For the last several days, there’s been an air of disappointment on the Salisbury University campus when it comes to the Sea Gulls’ recent football performance.
A “when will this game end?” outing just over a week ago — a 43-5 home-opener loss to No. 4-ranked Wesley College of Dover — had spirits lagging even before October’s arrival.
Did head football coach Sherman Wood share in that disappointment? Undoubtedly.
To Wood, did his team’s sluggish performance suggest the remainder of the 2014 campaign would be such a downer? Absolutely not.
With a proven history as a winner — in the classroom, as a player on football teams and has a coach prowling a sideline — Wood has won a lot more than he’s lost. SU’s football leader of the past 15 years knows what losing is all about, but he also knows how to turn poor performers into winners.
The resume is a winner’s:
Entering his 16th season as head coach, Wood is the all-time winningest coach in program history with a record of 108-53 through 15 seasons. Wood has won four conference titles, two in the Empire 8 Athletic Conference and two in the Atlantic Central Football Conference, and has led the Sea Gulls to six NCAA tournament berths, the ECAC Southeast Bowl Championship, the ECAC South Atlantic Bowl Championship and the ECAC Southwest Bowl Championship.
Just last year, Wood led Salisbury to the ECAC South Atlantic Bowl Championship, defeating Muhlenberg College, 21-19.
Salisbury placed 12 student-athletes on the all-conference teams. Senior cornerback Andre Carter was named the Defensive Player of the Year and junior punter Kyle Hamby repeated as Special Teams Player of the Year.
Wood’s 2011 team had the program’s deepest run in the NCAA tournament since the Sea Gulls went to the Amos Alonzo Stagg Bowl in the 1986 season. SU advanced the NCAA quarterfinals before falling to the eventual national champion, the University of Wisconsin-Whitewater.
For his efforts, Wood was named American Football Coaches Association Region I Coach of the Year.
A 1984 graduate of Salisbury University and a four-year letterman on the Sea Gull football team, Wood returned to his alma mater in 1999 as the sixth head coach in program history. Prior to SU he spent six years in Division II as the head coach at Bowie State University.
Wood played defensive back for the Sea Gulls from 1980-83 and finished with seven career interceptions, including two returned for touchdowns.
He was a starter and team captain on the 1983 team that earned Salisbury’s first-ever NCAA tournament berth and advanced to the national semifinals. Wood earned all-state defensive back honors by The Baltimore Sun and recognition as a Street & Smith All-American during his career.
Wood began his collegiate coaching career as a volunteer assistant at Salisbury under Head Coach Mike McGlinchey in 1984 and became a graduate assistant coach for the Sea Gulls in 1985. He moved to Bowie State as a graduate assistant coach in 1986, coaching the defensive backs and special teams.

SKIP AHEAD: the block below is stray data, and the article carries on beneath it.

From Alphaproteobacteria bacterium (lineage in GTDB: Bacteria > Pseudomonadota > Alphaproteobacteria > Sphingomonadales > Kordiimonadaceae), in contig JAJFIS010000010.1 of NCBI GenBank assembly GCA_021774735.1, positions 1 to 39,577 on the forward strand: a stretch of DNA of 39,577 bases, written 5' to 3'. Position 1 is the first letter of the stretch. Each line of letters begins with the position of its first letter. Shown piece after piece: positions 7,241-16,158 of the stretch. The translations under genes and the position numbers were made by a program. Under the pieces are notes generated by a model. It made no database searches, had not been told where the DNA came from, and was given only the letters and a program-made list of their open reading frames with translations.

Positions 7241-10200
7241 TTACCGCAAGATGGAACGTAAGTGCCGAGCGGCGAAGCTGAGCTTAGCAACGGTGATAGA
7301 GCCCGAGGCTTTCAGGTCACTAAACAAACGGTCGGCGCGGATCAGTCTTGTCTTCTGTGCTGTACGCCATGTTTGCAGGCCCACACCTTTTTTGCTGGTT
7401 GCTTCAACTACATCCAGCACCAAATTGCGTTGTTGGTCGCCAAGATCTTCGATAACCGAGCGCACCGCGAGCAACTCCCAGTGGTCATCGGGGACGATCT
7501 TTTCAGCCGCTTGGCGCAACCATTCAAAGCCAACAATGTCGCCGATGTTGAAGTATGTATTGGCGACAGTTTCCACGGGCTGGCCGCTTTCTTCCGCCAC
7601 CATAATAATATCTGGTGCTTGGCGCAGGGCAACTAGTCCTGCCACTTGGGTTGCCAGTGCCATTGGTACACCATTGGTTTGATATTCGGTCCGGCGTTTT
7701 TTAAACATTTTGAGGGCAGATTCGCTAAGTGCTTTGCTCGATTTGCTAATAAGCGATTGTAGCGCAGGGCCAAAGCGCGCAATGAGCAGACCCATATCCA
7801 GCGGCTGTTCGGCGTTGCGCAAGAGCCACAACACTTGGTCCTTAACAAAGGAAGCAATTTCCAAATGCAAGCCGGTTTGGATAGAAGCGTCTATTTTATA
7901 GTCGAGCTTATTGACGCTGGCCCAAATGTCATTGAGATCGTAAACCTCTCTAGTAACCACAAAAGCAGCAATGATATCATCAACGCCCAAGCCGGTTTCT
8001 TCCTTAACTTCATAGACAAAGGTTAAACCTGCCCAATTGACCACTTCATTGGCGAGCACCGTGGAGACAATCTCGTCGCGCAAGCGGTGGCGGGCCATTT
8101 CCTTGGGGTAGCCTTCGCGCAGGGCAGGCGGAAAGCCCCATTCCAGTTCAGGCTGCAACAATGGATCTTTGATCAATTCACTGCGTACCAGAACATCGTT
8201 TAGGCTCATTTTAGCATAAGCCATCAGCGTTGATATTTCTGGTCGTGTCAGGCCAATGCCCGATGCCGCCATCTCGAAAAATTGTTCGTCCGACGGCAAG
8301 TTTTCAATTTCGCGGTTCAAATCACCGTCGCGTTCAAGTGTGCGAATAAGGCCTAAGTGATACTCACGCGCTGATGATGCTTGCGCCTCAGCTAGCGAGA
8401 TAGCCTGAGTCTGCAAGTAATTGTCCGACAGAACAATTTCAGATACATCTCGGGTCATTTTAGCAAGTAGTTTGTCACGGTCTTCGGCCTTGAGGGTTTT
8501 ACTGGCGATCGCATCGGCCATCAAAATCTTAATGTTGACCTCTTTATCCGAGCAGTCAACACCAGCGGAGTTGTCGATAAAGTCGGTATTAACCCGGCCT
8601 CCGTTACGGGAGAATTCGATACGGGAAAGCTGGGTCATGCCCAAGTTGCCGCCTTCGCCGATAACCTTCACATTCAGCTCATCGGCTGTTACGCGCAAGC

Originally from Norfolk, Va., Wood is a member of the AFCA and served on its All-America Selection Committee, the Rules Committees, Summer Manual Committee and the Minority Issues Committee. In 2006, Wood was honored with the Friend of Education Award presented at the Wicomico County Teacher of the Year Banquet.
Wood is a speaker at numerous sports clinics and has involved himself with a variety of local organizations. Wood currently is involved with the Junior Golf of Sunrise Rotary and has served on these community service committees: the Wicomico Youth Mentor Program, Horizons Program of the Salisbury School, Kids of Honor, the Salisbury Promise Program, SU Football Youth Mentor Program, Operation Teddy Bear and Salvation Army Youth Leadership Training.
Wood and his wife Tonya have one daughter, Sherece.
This weekend, SU will take its 1-1 record on the road, way up north for the Empire 8 conference opener at Buffalo State.
Q. You’re in your 16th season: 109 wins, six NCAA appearances and three ECAC bowl titles. Forgive me, but Salisbury isn’t regarded as a football school — your success would suggest that’s not the case, that it IS a football school.
A. When it comes to sports I am not sure whether Salisbury is considered a football, lacrosse, or field hockey school.
Although all sport teams at SU are very good, football is a pretty popular sport.
I can’t worry about the success of other sports.
My job is to have a well-rounded, respectful program.
Q. What’s it like to coach at your alma mater?
A. It is an awesome feeling.
The tradition of SU football and Coach Mike McGlinchey motivates me to strive for the best.
In addition you tend to care more when working for your alma mater.
Q. You were on that 1983 team that many people consider the best team in SU’s history. Was it?
A. I do not want to take anything away from Levi Shade and the teams from the 1970s, but those teams in the 1980s — ’83, ’85 and ’86 — were the best.
I played on the 1983 team and was an assistant coach for the ’85 team. Although the 1986 team made it to the Stagg Bowl, members of that team who played on the ’83 team would probably tell you the ’83 team had the best team chemistry and defense.